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Int Immunopharmacol. 2010 Sep;10(9):1113-8. doi: 10.1016/j.intimp.2010.06.014. Epub 2010 Jun 27.

Antinociceptive and anti-inflammatory activities of lectin from the marine green alga Caulerpa cupressoides.

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1
Department of Biochemistry and Molecular Biology, Federal University of CearĂ¡, Fortaleza, CearĂ¡, Brazil.

Abstract

The search for new compounds for controlling pain and inflammation, with minimal side effects has focused on marine algae. The aim of this work was to investigate the effect of the purified lectin from the green marine alga Caulerpa cupressoides (CcL) in classical models of nociception and inflammation. Male Swiss mice received i.v. CcL 30 min prior to receiving 0.8% acetic acid (10 ml/kg; i.p); 1% formalin (20 microl; s.c.) or were subjected to thermal stimuli. We observed that CcL (3, 9 or 27 mg/kg) significantly reduced the number of writhes induced by acetic acid by 37.2%; 53.5% and 86.0%, respectively. CcL (27 mg/kg) also reduced the second phase of the formalin test. However, CcL (27 mg/kg) did not present significant antinociceptive effects in the hot plate test, when compared to morphine, suggesting that its antinociceptive action occurs predominantly through a peripheral mechanism. The antinociceptive effects were abolished when CcL was pre-incubated with mucin (20mg/kg; i.v.). When CcL (9 mg/kg) was administered i.v. in Wistar rats 30 min before carrageenan administration, neutrophil counts were reduced by 65.9%. CcL also inhibited paw edema in all time intervals, especially at the third hour. Finally, CcL (9 mg/kg) administered i.v. in mice did not cause hepatic or renal alterations and did not affect body mass or macroscopy of the organs examined. In conclusion, CcL appears to have important antinociceptive and anti-inflammatory activities and could represent an important agent for future studies.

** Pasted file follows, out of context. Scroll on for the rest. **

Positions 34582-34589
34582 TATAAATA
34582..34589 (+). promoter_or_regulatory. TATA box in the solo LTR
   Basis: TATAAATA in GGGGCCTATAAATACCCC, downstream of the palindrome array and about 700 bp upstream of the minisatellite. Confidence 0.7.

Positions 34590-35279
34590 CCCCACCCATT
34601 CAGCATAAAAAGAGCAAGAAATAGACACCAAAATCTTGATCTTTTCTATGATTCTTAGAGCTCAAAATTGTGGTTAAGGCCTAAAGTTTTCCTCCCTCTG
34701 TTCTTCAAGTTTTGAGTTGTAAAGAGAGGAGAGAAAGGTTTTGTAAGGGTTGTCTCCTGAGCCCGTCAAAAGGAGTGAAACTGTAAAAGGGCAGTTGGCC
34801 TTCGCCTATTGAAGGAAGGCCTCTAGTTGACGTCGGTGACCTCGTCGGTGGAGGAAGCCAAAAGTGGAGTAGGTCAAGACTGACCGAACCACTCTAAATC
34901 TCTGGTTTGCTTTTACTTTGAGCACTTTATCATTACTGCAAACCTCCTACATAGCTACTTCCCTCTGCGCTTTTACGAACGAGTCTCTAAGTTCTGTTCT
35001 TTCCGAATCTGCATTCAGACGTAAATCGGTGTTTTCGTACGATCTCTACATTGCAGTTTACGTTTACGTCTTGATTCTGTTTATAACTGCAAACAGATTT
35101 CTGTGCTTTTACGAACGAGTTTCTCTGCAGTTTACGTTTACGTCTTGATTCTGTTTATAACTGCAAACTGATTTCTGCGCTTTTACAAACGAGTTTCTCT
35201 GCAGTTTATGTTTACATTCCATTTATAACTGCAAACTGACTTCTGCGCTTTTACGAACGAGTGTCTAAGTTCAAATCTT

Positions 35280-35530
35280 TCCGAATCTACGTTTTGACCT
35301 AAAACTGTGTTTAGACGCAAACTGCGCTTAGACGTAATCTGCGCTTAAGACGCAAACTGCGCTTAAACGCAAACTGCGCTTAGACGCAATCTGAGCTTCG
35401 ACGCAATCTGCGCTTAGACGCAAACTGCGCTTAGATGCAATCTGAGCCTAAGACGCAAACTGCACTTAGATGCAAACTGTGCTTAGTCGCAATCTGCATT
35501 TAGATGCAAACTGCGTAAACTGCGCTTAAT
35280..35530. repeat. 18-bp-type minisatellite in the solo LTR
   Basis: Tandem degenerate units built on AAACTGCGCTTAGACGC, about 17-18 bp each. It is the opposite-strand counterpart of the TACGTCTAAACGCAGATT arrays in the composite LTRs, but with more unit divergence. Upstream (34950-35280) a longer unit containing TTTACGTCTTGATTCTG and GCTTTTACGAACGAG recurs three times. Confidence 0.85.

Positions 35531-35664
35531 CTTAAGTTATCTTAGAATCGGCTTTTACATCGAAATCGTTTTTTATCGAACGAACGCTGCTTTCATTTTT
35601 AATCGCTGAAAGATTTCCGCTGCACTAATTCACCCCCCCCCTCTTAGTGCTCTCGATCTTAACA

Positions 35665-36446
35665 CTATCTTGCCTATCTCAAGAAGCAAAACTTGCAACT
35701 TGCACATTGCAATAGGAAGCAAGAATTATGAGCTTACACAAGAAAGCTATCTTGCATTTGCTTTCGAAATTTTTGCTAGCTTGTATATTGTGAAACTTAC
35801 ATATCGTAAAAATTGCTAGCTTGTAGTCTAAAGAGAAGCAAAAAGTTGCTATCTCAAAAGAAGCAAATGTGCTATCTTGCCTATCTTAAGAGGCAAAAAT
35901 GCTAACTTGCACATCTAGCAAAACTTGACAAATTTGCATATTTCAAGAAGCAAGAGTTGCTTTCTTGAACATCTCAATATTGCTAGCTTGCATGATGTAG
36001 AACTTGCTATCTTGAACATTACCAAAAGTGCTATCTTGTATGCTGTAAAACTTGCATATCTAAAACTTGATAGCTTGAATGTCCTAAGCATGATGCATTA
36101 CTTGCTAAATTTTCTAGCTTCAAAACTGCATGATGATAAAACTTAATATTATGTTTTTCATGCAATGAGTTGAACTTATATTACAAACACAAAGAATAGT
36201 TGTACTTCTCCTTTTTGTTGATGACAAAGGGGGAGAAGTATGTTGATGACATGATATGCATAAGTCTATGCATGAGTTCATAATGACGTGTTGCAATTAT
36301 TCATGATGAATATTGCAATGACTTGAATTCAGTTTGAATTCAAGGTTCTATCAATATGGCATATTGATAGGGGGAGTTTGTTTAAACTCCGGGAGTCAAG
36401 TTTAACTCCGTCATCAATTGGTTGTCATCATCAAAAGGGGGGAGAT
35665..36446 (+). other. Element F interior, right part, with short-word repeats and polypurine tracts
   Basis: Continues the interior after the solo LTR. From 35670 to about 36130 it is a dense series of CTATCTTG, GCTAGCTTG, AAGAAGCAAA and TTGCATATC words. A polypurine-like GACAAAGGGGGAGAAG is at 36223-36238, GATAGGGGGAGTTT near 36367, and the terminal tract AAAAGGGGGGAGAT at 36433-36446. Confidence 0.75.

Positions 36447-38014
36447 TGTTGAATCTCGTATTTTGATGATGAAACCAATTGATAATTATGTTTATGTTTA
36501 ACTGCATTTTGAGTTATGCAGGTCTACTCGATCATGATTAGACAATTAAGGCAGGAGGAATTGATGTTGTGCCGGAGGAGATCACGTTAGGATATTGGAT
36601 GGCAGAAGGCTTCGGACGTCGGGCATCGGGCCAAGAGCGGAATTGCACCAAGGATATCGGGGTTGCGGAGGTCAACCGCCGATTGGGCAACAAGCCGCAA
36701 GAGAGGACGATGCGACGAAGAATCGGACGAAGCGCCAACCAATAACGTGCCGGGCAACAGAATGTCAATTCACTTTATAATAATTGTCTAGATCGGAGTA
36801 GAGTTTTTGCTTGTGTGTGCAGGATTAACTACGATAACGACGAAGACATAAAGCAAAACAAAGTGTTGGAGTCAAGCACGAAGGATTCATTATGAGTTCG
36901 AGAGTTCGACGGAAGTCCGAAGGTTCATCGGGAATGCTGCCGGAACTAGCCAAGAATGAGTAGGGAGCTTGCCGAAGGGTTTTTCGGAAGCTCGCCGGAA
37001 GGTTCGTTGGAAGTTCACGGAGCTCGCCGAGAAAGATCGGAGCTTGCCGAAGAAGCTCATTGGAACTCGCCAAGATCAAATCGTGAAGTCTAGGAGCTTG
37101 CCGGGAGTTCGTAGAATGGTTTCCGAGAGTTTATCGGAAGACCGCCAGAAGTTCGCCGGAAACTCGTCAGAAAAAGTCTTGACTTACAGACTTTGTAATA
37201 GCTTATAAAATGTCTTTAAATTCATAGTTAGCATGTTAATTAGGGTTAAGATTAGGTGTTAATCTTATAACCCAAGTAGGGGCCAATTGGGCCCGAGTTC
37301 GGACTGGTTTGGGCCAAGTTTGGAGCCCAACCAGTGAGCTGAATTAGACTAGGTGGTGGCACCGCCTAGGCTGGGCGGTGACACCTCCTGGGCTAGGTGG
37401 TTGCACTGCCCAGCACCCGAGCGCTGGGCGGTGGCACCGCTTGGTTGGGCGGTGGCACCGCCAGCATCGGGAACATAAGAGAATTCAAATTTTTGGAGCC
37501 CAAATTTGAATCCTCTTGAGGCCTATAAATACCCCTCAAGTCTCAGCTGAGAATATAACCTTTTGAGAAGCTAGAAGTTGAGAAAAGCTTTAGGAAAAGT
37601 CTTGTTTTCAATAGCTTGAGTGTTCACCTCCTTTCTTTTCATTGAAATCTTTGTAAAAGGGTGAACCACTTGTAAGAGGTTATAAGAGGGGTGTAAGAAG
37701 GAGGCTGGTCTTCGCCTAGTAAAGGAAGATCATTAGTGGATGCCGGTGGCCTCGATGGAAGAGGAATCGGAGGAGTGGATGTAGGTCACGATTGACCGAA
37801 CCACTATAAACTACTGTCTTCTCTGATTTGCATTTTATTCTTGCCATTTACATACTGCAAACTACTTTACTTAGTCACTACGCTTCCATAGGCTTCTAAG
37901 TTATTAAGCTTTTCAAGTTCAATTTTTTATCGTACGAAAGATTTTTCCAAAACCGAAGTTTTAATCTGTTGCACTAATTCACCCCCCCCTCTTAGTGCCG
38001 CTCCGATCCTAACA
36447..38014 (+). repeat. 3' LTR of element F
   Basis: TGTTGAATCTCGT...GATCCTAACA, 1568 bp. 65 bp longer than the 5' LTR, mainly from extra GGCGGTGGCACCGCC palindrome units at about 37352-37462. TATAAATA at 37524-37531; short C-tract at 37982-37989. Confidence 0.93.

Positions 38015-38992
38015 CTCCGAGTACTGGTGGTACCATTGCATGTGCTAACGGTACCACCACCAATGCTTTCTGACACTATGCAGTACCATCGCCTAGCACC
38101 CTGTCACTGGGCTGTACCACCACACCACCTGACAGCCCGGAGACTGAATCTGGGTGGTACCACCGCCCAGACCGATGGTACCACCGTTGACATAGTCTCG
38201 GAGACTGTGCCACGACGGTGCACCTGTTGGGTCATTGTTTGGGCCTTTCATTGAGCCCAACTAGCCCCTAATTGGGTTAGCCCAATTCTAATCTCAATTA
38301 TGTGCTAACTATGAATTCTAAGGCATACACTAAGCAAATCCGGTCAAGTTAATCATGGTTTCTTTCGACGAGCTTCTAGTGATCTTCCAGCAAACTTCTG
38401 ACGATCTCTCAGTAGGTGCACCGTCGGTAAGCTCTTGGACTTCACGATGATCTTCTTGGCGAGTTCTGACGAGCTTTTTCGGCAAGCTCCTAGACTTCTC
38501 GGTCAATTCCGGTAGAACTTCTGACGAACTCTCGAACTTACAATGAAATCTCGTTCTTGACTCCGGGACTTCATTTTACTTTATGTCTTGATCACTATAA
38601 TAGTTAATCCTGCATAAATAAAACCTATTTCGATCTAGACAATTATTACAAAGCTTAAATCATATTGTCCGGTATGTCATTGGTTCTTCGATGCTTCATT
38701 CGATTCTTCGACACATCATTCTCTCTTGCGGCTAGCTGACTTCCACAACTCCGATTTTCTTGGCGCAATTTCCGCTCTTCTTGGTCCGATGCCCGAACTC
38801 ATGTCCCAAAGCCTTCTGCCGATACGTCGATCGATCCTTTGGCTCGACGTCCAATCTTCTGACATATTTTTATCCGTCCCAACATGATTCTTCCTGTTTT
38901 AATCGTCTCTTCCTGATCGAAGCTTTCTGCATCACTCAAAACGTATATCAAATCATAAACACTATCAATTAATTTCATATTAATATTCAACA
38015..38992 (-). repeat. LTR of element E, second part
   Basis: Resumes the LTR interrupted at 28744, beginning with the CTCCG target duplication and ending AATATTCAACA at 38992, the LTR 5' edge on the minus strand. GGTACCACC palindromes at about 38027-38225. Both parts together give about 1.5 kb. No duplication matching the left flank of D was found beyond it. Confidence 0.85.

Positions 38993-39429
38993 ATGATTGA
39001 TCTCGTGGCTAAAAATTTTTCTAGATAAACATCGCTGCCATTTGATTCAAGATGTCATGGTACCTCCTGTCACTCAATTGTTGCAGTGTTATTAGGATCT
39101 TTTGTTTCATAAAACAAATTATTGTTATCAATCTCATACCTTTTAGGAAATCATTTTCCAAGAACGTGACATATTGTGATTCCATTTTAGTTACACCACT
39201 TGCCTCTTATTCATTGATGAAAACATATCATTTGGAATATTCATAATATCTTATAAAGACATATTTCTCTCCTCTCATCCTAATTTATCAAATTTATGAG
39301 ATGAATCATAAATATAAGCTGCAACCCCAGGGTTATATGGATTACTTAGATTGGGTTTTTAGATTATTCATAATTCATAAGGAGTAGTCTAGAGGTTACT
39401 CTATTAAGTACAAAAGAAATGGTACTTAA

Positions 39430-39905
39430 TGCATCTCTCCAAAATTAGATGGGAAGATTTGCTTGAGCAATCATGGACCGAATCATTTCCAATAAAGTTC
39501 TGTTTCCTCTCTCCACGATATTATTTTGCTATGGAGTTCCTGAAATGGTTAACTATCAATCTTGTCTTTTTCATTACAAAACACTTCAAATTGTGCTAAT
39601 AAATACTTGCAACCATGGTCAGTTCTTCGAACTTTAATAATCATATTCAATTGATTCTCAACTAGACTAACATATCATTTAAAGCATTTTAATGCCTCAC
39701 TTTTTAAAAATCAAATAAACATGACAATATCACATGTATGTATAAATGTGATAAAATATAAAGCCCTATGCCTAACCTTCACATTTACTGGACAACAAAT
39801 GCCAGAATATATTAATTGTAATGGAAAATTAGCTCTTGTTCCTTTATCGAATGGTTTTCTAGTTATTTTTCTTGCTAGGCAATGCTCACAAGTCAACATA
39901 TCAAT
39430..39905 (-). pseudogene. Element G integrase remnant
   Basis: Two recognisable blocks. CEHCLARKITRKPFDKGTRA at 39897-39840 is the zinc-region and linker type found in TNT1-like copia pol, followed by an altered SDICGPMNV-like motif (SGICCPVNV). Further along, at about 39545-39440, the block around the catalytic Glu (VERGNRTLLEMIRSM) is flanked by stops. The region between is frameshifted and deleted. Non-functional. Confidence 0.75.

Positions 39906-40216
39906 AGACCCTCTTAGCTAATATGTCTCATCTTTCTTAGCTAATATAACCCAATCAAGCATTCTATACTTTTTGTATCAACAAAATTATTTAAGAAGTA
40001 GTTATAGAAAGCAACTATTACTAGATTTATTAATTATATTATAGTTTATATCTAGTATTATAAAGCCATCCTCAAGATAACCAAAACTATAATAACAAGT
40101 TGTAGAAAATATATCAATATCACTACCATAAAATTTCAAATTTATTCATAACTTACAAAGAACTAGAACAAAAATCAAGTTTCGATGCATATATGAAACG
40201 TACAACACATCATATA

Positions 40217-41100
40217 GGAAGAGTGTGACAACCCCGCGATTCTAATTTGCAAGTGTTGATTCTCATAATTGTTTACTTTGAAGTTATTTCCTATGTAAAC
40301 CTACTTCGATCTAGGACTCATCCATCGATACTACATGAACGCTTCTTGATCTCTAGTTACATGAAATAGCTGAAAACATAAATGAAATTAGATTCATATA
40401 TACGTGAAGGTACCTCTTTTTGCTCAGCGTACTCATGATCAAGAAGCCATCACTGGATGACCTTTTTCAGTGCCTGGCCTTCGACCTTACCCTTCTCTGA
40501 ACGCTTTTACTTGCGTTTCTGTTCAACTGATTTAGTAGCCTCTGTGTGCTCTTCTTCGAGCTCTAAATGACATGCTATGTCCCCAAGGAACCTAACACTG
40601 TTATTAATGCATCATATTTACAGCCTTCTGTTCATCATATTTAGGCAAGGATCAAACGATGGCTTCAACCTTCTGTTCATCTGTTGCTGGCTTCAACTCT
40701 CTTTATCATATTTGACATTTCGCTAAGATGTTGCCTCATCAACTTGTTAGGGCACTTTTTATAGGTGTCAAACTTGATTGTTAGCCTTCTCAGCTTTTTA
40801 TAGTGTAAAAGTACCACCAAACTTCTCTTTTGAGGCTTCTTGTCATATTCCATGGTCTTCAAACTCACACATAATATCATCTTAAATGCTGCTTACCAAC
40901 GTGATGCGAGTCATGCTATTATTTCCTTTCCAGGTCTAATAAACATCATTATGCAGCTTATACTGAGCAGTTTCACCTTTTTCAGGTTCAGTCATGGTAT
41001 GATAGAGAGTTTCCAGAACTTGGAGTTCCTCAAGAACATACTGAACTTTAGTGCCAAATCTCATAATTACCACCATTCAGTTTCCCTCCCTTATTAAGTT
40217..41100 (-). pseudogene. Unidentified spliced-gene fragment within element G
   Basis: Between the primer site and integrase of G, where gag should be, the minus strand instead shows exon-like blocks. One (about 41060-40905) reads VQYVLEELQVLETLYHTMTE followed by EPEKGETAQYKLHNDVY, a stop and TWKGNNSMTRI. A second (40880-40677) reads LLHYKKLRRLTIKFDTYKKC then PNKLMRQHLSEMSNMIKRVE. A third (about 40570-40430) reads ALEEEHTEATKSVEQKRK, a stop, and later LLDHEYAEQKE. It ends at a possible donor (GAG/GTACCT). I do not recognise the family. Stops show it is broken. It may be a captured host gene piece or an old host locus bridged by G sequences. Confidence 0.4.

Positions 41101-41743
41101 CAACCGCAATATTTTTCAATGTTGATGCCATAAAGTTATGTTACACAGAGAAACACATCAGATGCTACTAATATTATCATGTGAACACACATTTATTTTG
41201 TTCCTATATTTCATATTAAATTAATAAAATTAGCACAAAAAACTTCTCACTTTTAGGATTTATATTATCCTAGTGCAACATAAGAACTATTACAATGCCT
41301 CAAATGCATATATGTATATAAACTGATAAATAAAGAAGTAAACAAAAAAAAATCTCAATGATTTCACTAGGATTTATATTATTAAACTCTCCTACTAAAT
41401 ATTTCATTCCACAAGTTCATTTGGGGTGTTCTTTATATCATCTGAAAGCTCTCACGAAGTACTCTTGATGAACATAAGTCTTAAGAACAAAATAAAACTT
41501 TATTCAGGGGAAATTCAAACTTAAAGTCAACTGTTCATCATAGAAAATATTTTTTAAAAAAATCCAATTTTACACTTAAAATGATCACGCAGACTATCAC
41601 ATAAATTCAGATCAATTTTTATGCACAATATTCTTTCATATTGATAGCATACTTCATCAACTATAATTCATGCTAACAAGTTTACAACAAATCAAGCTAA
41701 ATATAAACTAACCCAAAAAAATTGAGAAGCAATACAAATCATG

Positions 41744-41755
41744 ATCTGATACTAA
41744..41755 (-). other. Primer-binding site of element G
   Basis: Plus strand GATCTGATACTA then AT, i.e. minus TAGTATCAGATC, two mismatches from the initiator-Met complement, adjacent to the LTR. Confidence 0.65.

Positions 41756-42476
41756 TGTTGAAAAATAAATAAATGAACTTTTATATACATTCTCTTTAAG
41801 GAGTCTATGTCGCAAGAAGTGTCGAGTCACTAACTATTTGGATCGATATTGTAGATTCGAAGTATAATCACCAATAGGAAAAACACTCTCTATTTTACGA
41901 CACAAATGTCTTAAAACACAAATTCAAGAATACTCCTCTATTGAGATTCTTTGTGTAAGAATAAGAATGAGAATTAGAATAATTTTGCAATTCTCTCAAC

PMID:
20601179
DOI:
10.1016/j.intimp.2010.06.014
[Indexed for MEDLINE]

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